Reaching for the stars is A Good Thing, they say, and I’m sure they’re right. They are, after all, the ultimate fount of society’s wisdom and sticking blu tack in their spout holes would childish, petty and destabilising.
Furthermore, they’ve come up with enough second halves to this axiom to give it unassailable credibility: …if you miss a star, grab a handful of clouds; …at least you’ll be in the sky; …you won’t be left with a handful of mud.
But there’s another side to this that’s always appealed to me – which may be indicative of the innate contrariness tethered to a spike in my mental basement since my Year 7 algebra teacher wrote in my report Helen must learn not to ask abstruse questions in class. (Poor woman. What a brat I must have been!) Or it may appeal to me because I’m pretty sure the stars are way beyond my reach and I’d look a right fool falling flat on my face. I never said I was brave.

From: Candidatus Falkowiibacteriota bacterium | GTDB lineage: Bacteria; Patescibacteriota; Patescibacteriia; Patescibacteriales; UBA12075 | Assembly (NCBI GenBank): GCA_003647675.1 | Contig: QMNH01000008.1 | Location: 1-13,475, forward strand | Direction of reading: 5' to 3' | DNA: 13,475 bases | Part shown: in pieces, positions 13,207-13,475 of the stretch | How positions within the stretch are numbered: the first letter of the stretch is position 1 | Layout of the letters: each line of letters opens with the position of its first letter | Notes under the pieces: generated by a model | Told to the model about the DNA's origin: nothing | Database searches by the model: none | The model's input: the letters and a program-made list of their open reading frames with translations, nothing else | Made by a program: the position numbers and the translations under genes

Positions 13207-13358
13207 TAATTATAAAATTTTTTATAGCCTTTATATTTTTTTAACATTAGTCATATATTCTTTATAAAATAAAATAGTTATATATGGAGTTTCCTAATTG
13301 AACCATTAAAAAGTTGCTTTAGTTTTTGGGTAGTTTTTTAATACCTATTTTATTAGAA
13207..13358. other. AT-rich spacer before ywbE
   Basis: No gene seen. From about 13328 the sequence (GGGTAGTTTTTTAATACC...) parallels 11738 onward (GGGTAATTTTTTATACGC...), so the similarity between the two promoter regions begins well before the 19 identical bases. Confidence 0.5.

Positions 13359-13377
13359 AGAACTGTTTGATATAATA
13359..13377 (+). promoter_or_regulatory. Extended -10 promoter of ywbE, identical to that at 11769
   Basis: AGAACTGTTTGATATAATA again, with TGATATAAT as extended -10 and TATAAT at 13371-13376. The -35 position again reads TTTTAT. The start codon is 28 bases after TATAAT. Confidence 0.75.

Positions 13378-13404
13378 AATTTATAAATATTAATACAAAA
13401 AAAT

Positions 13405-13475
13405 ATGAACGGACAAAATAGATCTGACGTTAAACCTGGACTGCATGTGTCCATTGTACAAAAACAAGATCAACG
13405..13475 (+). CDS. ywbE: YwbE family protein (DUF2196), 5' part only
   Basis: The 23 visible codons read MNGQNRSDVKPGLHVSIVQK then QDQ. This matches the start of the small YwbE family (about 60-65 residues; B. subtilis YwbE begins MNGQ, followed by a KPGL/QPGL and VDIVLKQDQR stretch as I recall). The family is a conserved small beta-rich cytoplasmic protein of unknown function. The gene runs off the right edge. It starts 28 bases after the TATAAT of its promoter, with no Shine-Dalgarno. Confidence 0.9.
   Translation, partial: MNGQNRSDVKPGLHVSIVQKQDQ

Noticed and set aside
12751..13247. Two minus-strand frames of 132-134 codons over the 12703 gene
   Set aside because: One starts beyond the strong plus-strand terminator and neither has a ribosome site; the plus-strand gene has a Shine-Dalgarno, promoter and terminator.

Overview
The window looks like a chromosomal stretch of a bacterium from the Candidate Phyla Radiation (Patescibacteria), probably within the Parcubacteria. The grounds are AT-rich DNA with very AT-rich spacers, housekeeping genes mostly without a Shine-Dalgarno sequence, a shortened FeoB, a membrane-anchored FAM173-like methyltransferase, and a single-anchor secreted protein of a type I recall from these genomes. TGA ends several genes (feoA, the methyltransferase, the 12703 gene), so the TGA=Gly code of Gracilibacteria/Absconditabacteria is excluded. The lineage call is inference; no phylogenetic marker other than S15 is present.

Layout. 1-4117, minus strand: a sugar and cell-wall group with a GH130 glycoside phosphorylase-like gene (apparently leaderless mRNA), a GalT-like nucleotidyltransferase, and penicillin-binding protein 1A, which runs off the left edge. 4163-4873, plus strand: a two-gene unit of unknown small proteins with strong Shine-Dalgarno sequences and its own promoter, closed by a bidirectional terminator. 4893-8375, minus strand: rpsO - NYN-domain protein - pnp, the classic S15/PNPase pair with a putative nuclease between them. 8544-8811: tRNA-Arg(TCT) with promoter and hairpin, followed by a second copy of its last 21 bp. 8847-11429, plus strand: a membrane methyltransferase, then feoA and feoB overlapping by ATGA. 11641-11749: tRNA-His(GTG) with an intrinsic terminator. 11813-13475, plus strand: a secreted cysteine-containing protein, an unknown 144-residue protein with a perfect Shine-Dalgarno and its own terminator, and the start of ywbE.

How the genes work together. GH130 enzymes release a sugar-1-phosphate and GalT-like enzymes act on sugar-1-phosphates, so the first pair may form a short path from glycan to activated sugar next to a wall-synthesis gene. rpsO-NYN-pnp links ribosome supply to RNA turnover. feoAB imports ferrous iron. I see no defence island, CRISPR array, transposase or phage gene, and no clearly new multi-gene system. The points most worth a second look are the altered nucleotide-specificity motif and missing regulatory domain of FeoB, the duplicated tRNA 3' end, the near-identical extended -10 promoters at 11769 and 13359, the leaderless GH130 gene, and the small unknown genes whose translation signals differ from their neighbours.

Anyway, what the alternative perspective says is this:
Life’s wot yeh make it; an’ the bloke ‘oo tries
To grab the shinin’ stars frum out the skies
Goes crook on life, an’ calls the world a cheat,
An’ tramples on the daisies at ‘is feet.
from ‘Songs of a Sentimental Bloke’ by C J Dennis.
You’ve probably never heard of this, but it was one of my father’s favourites and thus part of my childhood. It was subsequently made into a musical that was wildly successful around Australia (I saw it at least three times) but was never staged elsewhere because no one else would have understood it.
There’s nothing sophisticated about daisies. Nothing glamorous. But they have their own stardom, and if you squash their little faces because you’re too obsessed with reaching for the stars to watch where you put your feet, you could well miss out both ways.